A human resources specialist manages a certain division of labor relations within a large company. A professional might specialize in hiring or training new employees, managing compensation and benefits, handling employee concerns and disputes, or improving company policies. Depending on the size and nature of a corporation, a specialist might work directly with employees or supervise a team of junior human resources workers and assistants.
Skilled, well-trained employees are essential to the success of a company. A hiring specialist is responsible for advertising job openings, recruiting applicants, perusing resumes, and conducting interviews. He or she determines where an individual would best fit within the company and establishes pay and hours. Another human resources specialist usually provides explicit training to new employees, either on the job or in a classroom setting to ensure that workers become familiar with policies, duties, and equipment.
Employees depend on an efficient human resources specialist to oversee payroll and benefits packages. One or more specialists at a company set wages, maintain accurate employee files, check time cards, and keep track of benefits. A professional might help employees set up health and life insurance plans, create pensions, and agree on pay scales. Compensation and benefits specialists must be very organized, as they are frequently responsible for managing records for dozens or even hundreds of different employees.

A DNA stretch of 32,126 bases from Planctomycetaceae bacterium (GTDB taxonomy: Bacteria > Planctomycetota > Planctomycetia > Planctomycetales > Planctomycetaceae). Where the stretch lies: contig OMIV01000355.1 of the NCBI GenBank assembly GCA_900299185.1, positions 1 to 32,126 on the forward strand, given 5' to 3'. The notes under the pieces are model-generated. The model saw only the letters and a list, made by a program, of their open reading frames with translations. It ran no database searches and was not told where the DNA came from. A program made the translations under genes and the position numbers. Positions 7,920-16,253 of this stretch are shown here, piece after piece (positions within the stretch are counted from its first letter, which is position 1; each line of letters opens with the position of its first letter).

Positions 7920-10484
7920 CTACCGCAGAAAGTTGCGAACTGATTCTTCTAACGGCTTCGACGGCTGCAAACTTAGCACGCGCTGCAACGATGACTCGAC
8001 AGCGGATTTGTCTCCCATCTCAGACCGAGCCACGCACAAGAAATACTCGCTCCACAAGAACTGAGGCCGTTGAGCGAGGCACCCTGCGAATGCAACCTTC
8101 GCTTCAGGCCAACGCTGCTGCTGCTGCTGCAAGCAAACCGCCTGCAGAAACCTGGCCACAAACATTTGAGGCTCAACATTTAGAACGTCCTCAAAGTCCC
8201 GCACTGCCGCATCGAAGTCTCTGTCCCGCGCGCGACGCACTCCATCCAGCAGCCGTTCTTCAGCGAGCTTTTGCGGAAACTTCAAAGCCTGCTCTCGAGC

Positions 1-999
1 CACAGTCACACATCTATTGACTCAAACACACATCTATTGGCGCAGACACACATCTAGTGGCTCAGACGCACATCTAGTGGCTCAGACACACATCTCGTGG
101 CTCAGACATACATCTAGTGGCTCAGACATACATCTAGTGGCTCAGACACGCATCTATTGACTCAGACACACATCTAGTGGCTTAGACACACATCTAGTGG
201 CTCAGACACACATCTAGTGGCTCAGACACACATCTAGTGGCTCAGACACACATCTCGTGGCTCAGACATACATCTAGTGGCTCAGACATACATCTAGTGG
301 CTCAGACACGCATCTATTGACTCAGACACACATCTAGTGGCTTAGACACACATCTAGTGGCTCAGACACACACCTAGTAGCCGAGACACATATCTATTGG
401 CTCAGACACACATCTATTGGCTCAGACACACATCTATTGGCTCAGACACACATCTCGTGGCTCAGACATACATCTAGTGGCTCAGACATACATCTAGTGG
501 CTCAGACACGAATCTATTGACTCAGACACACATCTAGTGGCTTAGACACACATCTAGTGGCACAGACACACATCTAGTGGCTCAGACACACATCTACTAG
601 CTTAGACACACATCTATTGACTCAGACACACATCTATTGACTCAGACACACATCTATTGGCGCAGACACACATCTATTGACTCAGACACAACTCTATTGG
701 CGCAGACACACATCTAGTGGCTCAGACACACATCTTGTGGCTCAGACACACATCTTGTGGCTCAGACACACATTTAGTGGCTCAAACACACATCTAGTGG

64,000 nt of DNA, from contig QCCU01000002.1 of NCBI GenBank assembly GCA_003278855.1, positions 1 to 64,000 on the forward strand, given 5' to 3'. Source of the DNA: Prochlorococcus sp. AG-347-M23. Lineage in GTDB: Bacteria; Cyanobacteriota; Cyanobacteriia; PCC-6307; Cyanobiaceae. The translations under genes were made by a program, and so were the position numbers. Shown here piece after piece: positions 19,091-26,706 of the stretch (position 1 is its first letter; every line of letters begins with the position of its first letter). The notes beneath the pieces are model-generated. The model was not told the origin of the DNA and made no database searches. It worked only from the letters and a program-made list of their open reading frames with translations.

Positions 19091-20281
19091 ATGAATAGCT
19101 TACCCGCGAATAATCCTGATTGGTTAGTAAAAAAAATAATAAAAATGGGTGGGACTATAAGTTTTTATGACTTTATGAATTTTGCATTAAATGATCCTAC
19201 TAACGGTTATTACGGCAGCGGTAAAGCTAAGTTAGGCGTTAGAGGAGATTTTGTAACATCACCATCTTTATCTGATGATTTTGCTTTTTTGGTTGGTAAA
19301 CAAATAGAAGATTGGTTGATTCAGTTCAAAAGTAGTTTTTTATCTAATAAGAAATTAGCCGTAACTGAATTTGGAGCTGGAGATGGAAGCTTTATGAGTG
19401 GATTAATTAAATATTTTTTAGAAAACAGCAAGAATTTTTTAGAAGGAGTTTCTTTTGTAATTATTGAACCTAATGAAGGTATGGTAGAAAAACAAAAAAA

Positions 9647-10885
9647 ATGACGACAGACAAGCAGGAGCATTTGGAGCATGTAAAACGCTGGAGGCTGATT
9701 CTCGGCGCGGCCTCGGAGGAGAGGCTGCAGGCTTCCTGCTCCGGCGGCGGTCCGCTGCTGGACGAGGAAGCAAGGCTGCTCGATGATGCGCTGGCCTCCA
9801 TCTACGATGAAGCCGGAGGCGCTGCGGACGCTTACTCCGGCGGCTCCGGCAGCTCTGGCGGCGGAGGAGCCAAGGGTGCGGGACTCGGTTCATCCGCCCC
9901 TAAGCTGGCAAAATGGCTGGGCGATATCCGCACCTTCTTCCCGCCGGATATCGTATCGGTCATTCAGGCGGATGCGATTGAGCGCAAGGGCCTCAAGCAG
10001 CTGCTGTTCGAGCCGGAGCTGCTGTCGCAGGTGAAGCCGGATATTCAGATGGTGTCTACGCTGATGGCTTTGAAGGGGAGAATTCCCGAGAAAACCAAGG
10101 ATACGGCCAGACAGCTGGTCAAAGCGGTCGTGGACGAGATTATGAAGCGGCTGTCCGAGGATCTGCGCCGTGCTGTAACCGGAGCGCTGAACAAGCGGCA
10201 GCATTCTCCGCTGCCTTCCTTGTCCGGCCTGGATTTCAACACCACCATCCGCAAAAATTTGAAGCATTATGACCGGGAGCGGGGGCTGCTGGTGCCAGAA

Other specialists evaluate employee performance, address concerns, and communicate with management. They may watch individuals as they work or conduct periodic interviews to address performance issues. When an employee has a concern about a specific policy or coworker, he or she usually informs a human resources specialist, who can analyze the situation and help organize a solution. Problems that cannot be immediately resolved are brought to the attention of management.
An individual who wants to become a human resources specialist can pursue a bachelor's degree or higher in labor relations, business administration, or a related subject. Some successful human resources workers are able to obtain specialist jobs by gaining sufficient experience in a company. Many new and established professionals choose to gain certification in their specialties to improve their credentials and bring about job opportunities. Certification is offered by several nationally recognized organizations, including the Society for Human Resource Management in the United States.
Established, educated human resources specialists are often awarded with many advancement opportunities. An individual who has proven his or her skills may be promoted to human resources director, an esteemed and well-paying position. The director acts as the supervisor and authority to all other specialists and human resources workers in a company. Some professionals with strong business sense and years of experience can even become general managers or top executives within a corporation.